Alarmed by mounting US pressure and United Nations sanctions, officials close to Ayatollah Ali Khamenei favour the appointment of a more moderate team for international negotiations on the supervision of its nuclear facilities.
The move would be a snub to the bellicose president, Mahmoud Ahmadinejad, whose threats to destroy Israel have left Iran increasingly isolated and facing a serious economic downturn.
Tehran sources said the impetus for a policy switch was coming from Khamenei, who has ultimate power over Iran's foreign policy, security and armed forces.
Khamenei is said to believe that Washington's aim is not only to halt Iran's nuclear programme but to overthrow the regime.
He also considers the national interest is being undermined by an inexperienced president whose rhetoric is unnecessarily inflammatory.
Under proposals now being debated, an international group made up of the permanent five members of the UN security council, plus Germany or a nuclear power such as India, would oversee and monitor Iran's nuclear programme.
Washington may judge this too little, too late. But European negotiators would be expected to regard such a move as a significant step towards reopening talks about the programme. Tehran insists it is for civilian power but the West believes it is aimed at creating nuclear weapons
Last month the security council imposed sanctions on Iran. It set a 60-day deadline for Tehran to suspend nuclear activity or face further sanctions. Washington's tough stance and claims that Israel has drawn up plans for a nuclear strike against Iran's uranium enrichment facilities have alarmed Tehran's conservative leadership.
Ahmadinejad tried to dismiss such fears on a trip to Central America last week. Referring to a Sunday Times report about preparations for possible Israeli airstrikes with nuclear-tipped "bunker busters", he said: "I don't think they would ever dare to attack us, neither them nor their masters. They won't do such a stupid thing."
He is due to appear before parliament today to present his annual budget. But the poor showing of his allies in December's local elections has also emboldened his parliamentary critics.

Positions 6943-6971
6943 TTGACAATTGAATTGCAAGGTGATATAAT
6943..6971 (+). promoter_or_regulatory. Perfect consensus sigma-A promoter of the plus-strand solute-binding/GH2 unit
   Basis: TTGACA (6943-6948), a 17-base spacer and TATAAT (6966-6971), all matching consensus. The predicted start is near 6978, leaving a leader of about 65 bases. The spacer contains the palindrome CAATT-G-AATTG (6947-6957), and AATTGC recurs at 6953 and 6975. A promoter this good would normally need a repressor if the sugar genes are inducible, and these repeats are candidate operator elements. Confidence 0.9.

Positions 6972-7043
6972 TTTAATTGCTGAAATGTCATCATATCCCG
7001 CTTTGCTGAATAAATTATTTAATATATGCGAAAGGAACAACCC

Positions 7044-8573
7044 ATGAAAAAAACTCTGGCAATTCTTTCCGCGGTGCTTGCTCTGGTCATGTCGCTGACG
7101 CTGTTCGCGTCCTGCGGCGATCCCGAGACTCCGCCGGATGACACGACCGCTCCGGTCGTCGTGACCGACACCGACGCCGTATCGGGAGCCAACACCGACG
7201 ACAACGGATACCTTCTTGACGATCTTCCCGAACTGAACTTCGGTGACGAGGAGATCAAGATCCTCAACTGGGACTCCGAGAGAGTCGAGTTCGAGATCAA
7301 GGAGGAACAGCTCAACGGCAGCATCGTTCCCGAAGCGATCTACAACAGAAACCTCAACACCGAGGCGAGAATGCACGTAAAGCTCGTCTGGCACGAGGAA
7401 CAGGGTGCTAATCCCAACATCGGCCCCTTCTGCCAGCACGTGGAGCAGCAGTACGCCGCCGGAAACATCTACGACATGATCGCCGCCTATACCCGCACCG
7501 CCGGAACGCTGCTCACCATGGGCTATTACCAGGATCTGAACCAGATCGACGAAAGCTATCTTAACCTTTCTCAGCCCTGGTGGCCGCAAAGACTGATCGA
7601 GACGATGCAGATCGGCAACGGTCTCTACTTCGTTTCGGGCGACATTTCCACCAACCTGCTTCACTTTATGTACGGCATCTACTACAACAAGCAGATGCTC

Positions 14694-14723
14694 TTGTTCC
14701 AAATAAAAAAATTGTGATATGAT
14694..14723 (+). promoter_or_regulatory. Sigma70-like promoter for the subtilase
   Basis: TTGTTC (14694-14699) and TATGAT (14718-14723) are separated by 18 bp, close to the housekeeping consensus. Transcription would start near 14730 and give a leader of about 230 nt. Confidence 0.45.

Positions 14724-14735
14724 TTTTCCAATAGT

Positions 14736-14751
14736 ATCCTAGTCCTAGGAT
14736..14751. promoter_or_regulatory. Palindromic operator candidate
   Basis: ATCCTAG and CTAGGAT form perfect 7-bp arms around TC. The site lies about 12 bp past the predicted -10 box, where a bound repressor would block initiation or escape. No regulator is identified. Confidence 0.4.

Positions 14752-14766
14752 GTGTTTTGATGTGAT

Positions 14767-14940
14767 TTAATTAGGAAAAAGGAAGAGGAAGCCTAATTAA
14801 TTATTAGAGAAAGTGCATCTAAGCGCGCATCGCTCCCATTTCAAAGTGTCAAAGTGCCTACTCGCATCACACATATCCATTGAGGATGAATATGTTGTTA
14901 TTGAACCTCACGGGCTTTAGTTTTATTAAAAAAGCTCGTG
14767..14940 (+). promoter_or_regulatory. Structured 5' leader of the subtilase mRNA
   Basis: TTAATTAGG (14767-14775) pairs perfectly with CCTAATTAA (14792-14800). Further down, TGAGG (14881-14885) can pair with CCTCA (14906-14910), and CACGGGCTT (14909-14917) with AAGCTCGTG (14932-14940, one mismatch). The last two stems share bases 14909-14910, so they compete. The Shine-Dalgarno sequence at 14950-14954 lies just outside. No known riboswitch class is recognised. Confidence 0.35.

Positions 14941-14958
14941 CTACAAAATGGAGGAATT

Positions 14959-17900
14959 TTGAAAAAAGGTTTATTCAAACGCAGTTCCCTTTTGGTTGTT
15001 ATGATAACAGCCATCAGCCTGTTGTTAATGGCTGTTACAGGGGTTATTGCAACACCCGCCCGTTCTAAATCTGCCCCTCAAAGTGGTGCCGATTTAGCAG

In a sign that his power is waning, Iranian MPs have criticised Ahmadinejad for his handling of the nuclear negotiations and the country's mounting economic crisis.
Sa'id Leylaz, a leading economist, said: "The future of the nation has never been this dark, both economically and politically."
Iranians face rocketing prices for food and housing and sharply increased unemployment, estimated at 30%.
"Ahmadinejad is under extreme pressures from his own supporters to change policies," said Leylaz. Sources in Tehran say Ahmadinejad could be vulnerable, as Khamenei has clearly signalled his displeasure and has the power to dismiss him.
Khamenei rarely speaks in public, but the Islamic Republic, a newspaper he owns, launched a strong attack on Ahmadinejad's "personalisation" of the nuclear issue. In an editorial, it stated: "Our advice to the president is to speak about the nuclear issue only during important national occasions, stop provoking aggressive powers like the United States and concentrate more on the daily needs of the people, those who voted for you on your promises."
Ahmadinejad's weakness is being exploited by Ali Akhbar Hashemi Rafsanjani, a conservative pragmatist and former president who was defeated by him in elections in 2005.
According to the Tehran sources, one of the possible members of a new Iranian negotiating team would be Mohammad Moussavian, a former senior nuclear negotiator and an ally of Rafsanjani.
Last week Moussavian accused Ahmadinejad of misleading the country about the dangers it faced as a result of UN penalties.
Additional reporting: Safa Haeri